Made in Munster: The best breaks to book in the province

The best getaways might be closer to home than you think. Thomas Breathnach showcases some of the top holiday destinations our province has to offer

Made in Munster: The best breaks to book in the province

The best getaways might be closer to home than you think. Thomas Breathnach showcases some of the top holiday destinations our province has to offer

Munster is going green. All across the province, the hospitality and tourism sector is echoing both local and tourist demand for a more sustainable way of holidaying, eating out or simply having the craic.

Some of these businesses are pioneers in the field, others are aligning themselves more with consumer needs. But whether it’s sustainable oyster shucking in the Burren or chomping on a blaa along the Waterford Greenway, Munster is embracing its roots, heritage and environment as it emerges as a budding beacon of Irish ecotourism.

The Burren

Flying the banner green, nowhere in Ireland has pioneered sustainable tourism like the Burren in Co Clare. The region may be synonymous with its barren, Karst landscape, but amid its clints and grikes spins a network of imaginative small businesses all on the same recyclable page when it comes to fostering a seriously sustainable ethos.

The positive spin-off? Over 1,000 people are now employed in the Burren’s Ecotourism community.

Eat: Linnane’s Lobster Bar in New Quay specialises in fresh off-the-trawler local seafood with family-harvested clams a favourite. In Lisdoonvarna, the Roadside Tavern has just bagged the Georgina Campbell gong for the best pub in Ireland and features a gastro-menu brimming with salmon delights from the neighbouring Burren Smokehouse.

Got a grá for dessert? Café Linnalla, set along the Flaggy Shore, is a real-life Irish gelateria with creamy creations made with milk from the family’s very own herd.

Play: There’s such a vibrant culture of eco-sensitivity in the Burren — even the iconic Father Ted house is set on an organic farm. For activities, both Irish Herbal Roots and Wild Kitchen offer foraging walks around local coasts and hedgerows encouraging participants to eat local and, yes, ditch the rest.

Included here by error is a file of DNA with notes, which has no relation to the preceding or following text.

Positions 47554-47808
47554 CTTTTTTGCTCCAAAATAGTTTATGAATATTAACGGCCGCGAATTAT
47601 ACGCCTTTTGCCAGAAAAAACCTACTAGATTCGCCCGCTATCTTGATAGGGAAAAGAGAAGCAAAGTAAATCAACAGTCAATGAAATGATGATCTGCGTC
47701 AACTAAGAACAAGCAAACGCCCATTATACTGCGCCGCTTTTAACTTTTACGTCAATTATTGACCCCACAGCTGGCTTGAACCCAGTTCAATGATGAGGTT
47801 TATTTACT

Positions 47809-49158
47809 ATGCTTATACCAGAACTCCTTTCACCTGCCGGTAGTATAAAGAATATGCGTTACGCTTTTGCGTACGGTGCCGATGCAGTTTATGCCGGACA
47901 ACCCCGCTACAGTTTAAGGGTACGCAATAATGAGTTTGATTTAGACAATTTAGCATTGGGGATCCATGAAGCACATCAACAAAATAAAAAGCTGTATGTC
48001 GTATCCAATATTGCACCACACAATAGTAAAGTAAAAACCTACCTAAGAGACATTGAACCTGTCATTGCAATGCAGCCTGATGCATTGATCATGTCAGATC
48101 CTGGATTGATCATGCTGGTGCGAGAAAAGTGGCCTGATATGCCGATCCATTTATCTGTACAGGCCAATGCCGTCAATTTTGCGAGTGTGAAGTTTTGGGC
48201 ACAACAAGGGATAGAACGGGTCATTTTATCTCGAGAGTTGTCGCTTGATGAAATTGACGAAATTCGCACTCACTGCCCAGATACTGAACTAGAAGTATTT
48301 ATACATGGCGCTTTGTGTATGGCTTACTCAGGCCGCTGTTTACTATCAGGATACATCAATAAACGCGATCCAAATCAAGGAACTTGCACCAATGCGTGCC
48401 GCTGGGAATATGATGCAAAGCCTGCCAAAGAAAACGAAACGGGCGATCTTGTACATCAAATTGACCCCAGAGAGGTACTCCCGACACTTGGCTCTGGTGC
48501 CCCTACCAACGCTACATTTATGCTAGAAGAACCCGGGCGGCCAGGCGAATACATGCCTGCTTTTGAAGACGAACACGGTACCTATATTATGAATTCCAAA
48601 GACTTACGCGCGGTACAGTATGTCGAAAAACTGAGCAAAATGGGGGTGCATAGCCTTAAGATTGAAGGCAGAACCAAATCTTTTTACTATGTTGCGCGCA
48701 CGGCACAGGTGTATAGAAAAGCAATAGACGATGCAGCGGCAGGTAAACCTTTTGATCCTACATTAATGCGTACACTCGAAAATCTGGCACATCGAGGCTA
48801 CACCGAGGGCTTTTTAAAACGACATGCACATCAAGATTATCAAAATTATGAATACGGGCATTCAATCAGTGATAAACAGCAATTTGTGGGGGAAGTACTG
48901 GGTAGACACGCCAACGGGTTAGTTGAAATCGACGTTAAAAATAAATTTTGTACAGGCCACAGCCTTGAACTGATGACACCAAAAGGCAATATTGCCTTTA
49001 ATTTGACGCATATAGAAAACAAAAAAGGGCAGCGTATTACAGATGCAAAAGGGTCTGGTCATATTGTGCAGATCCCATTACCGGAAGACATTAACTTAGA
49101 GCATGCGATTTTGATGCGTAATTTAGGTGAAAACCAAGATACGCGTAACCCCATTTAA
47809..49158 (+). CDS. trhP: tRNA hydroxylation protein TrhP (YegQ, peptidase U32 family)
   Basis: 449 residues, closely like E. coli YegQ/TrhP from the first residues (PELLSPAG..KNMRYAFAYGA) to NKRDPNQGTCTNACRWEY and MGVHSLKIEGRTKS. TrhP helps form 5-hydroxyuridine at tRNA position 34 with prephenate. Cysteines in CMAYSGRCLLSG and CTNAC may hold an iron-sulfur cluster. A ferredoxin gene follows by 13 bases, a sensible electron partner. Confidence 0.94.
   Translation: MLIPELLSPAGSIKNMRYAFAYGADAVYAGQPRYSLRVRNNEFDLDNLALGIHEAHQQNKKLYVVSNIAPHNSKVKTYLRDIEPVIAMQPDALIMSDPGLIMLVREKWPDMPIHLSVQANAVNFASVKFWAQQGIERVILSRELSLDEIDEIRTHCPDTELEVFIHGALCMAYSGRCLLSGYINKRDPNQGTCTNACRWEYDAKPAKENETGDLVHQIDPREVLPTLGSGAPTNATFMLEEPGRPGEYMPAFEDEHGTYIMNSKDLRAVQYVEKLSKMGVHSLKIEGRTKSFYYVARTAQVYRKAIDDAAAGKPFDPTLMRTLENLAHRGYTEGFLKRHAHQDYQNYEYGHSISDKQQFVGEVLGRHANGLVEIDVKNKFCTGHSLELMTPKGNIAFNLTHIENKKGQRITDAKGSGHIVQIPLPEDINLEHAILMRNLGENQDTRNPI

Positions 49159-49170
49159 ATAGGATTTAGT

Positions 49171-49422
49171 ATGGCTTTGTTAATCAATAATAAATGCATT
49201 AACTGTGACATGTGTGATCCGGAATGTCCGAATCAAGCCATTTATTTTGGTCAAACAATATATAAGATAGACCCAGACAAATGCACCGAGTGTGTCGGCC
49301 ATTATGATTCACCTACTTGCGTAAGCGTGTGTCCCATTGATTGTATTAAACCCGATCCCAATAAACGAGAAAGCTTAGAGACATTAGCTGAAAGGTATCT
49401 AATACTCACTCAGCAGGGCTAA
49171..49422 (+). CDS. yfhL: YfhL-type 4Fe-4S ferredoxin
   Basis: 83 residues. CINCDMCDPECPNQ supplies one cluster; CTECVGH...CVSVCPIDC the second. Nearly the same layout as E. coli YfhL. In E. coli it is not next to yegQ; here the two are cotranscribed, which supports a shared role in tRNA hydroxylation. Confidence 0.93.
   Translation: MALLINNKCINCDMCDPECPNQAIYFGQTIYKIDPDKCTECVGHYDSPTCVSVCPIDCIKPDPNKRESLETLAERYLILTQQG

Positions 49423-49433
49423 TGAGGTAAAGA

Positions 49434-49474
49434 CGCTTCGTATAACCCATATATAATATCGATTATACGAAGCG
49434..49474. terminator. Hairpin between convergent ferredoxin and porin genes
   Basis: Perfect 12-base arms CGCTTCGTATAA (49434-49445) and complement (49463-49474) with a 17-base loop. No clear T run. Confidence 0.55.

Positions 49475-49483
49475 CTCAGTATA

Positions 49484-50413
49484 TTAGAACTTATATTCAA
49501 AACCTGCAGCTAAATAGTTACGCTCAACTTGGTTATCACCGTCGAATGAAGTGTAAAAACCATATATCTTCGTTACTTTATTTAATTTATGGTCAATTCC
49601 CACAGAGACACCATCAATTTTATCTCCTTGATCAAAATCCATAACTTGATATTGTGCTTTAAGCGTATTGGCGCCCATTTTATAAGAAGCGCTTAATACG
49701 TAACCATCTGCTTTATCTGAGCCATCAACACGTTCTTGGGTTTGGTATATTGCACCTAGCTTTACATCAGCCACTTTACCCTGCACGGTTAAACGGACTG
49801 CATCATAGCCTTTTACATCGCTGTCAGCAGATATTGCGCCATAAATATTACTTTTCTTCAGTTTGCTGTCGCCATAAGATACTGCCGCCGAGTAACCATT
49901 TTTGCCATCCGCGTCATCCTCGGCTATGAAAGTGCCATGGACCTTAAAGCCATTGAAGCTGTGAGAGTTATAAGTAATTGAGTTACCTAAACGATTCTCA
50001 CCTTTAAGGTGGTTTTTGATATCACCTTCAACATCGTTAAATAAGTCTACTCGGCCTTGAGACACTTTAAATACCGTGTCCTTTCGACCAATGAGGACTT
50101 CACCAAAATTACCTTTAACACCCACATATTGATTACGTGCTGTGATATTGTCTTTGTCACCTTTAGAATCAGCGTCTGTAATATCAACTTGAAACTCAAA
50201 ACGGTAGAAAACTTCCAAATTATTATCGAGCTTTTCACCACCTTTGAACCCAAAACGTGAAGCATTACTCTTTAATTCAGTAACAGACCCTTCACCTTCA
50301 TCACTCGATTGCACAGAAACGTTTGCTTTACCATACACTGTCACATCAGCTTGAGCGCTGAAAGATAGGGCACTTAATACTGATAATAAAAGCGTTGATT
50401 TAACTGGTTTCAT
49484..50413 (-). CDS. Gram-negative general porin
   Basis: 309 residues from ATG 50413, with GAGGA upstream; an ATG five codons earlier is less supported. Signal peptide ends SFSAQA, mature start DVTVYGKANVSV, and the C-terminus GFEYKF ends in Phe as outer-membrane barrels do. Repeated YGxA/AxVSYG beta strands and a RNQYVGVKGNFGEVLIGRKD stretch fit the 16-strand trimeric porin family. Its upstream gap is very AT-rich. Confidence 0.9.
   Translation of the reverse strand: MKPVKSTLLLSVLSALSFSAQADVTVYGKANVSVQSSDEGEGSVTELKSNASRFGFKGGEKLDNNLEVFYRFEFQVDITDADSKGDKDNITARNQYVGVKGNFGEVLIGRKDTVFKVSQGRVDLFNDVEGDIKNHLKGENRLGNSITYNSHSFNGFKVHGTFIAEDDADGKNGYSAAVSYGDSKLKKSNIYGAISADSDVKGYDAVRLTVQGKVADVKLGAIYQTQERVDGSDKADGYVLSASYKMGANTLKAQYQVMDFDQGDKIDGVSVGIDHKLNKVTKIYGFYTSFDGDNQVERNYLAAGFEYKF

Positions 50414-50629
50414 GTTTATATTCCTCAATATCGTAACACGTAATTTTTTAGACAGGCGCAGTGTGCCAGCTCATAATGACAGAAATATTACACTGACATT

To experience the region at a zippier pace, E-Whizz in Kilfenora offer guided or self-guided electric bike tours across the region, while Flaggy Shore Oysters in New Quay offer ingeniously fun ‘shuck-off’ tasting experiences.

Stay: Along the coast, Hotel Doolin is Ireland’s only carbon-neutral hotel; a feat achieved by a forensic policy effort from harvesting rain-water to wooden ‘Do Not Disturb’ signs.

In Ennistymon, the Falls Hotel runs on hydroelectricity, along while the heavenly Gregans Castle Hotel in Ballyvaughan prides itself on environmental sensitivity — hence its own herb and vegetable garden. For an alternative stay, Burren Glamping offers overnights in a vintage truck parked in the unplugged backdrop of a free-range pork farm.


Ten years ago, East Cork didn’t resonate as a tourism brand. But today, thanks to exceptional local produce, a heaving restaurant scene and a collective eco-consciousness spearheaded by Ballymaloe, the region is proudly simmering as Ireland’s slow-food capital.

And Midleton, East Cork’s newly branded heartbeat, is where you’ll experience its greatest flavour.

A heaving restaurant scene and a collective eco-consciousness spearheaded by Ballymaloe has made East Cork Ireland’s slow-food capital. Midleton, its newly branded heartbeat, is where you’ll experience its greatest flavour.
A heaving restaurant scene and a collective eco-consciousness spearheaded by Ballymaloe has made East Cork Ireland’s slow-food capital. Midleton, its newly branded heartbeat, is where you’ll experience its greatest flavour.

Eat: Farmgate is Midleton’s original pioneer of local provenance, with next-generation eateries like Sage truly stamping the term ‘local’ with their signature 12-mile menu. Today the town appears to have more dining options per capita than Manhattan with excellent options including Ferrit & Lee and Surf & Turf.

Hidden haunt Monty’s (tucked away in a courtyard in Roxboro mews) is a popular local café with staples from Rostellan hot chocolate to cheese feast sambos with Tim O’s cheddar, Ballinrostig organic nettle cheese, and Toonsbridge scamorza on Arbutus sourdough.